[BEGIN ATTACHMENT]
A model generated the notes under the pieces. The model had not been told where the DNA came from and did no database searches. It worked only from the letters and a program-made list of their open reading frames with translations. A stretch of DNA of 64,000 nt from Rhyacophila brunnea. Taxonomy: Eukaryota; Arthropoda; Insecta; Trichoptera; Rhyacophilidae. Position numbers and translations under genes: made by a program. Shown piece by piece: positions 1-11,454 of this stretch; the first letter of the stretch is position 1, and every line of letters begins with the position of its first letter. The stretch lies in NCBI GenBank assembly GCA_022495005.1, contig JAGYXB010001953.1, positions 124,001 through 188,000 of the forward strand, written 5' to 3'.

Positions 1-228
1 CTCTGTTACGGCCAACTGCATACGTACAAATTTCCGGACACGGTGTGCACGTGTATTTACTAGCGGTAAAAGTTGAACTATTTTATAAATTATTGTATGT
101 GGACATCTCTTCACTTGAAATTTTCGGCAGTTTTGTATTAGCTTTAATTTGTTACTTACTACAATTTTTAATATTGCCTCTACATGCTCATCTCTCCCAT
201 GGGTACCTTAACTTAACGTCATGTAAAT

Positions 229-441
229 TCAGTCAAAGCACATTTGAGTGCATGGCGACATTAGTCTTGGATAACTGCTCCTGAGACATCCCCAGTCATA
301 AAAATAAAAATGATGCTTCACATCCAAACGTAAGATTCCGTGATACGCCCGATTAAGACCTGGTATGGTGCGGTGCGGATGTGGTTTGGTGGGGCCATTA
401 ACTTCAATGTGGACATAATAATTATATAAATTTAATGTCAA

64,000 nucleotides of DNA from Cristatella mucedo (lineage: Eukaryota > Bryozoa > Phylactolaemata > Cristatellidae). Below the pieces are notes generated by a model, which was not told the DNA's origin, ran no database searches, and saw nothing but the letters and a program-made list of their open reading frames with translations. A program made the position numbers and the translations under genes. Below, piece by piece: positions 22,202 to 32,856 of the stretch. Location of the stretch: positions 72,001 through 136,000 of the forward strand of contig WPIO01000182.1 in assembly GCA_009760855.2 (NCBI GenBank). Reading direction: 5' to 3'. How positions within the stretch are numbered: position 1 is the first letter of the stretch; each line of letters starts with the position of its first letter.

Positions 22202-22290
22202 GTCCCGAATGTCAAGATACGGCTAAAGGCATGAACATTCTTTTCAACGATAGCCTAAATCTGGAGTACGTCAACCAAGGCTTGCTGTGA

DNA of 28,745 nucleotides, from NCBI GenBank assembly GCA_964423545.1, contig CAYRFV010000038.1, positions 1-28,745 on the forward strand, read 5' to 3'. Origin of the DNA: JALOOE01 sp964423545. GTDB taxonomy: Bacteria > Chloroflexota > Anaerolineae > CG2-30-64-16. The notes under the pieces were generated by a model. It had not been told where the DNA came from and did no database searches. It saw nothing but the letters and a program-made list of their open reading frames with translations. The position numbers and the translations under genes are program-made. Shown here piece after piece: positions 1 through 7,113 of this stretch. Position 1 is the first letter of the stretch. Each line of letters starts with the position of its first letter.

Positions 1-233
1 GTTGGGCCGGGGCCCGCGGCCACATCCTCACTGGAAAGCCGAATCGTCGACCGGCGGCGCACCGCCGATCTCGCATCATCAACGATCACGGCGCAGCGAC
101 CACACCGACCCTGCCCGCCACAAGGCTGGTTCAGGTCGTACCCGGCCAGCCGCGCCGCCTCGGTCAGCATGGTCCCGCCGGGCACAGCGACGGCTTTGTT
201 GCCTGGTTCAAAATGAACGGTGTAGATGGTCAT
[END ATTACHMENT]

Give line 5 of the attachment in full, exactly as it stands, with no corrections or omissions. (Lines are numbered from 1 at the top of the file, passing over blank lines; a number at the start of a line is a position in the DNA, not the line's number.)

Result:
201 GGGTACCTTAACTTAACGTCATGTAAAT